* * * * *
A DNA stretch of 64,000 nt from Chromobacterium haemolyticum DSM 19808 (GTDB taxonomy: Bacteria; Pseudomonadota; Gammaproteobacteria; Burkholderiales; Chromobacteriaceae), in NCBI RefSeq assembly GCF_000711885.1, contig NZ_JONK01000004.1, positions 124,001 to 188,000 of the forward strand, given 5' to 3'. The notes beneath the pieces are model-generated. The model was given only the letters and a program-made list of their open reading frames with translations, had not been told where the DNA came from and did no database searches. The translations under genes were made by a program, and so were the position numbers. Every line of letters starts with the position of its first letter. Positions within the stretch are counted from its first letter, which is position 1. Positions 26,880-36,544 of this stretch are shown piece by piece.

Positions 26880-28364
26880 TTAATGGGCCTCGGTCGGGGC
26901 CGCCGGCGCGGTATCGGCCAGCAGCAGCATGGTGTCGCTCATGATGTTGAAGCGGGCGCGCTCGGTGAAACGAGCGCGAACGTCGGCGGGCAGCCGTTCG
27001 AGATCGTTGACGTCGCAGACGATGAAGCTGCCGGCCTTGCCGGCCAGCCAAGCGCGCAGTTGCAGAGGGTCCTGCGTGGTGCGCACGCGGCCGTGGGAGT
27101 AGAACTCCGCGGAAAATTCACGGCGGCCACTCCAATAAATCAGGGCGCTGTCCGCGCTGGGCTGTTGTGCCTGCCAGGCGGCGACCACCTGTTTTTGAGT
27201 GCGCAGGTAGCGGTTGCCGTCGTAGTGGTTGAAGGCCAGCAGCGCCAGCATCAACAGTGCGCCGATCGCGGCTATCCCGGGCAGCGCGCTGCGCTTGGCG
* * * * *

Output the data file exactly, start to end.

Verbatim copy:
A DNA stretch of 64,000 nt from Chromobacterium haemolyticum DSM 19808 (GTDB taxonomy: Bacteria; Pseudomonadota; Gammaproteobacteria; Burkholderiales; Chromobacteriaceae), in NCBI RefSeq assembly GCF_000711885.1, contig NZ_JONK01000004.1, positions 124,001 to 188,000 of the forward strand, given 5' to 3'. The notes beneath the pieces are model-generated. The model was given only the letters and a program-made list of their open reading frames with translations, had not been told where the DNA came from and did no database searches. The translations under genes were made by a program, and so were the position numbers. Every line of letters starts with the position of its first letter. Positions within the stretch are counted from its first letter, which is position 1. Positions 26,880-36,544 of this stretch are shown piece by piece.

Positions 26880-28364
26880 TTAATGGGCCTCGGTCGGGGC
26901 CGCCGGCGCGGTATCGGCCAGCAGCAGCATGGTGTCGCTCATGATGTTGAAGCGGGCGCGCTCGGTGAAACGAGCGCGAACGTCGGCGGGCAGCCGTTCG
27001 AGATCGTTGACGTCGCAGACGATGAAGCTGCCGGCCTTGCCGGCCAGCCAAGCGCGCAGTTGCAGAGGGTCCTGCGTGGTGCGCACGCGGCCGTGGGAGT
27101 AGAACTCCGCGGAAAATTCACGGCGGCCACTCCAATAAATCAGGGCGCTGTCCGCGCTGGGCTGTTGTGCCTGCCAGGCGGCGACCACCTGTTTTTGAGT
27201 GCGCAGGTAGCGGTTGCCGTCGTAGTGGTTGAAGGCCAGCAGCGCCAGCATCAACAGTGCGCCGATCGCGGCTATCCCGGGCAGCGCGCTGCGCTTGGCG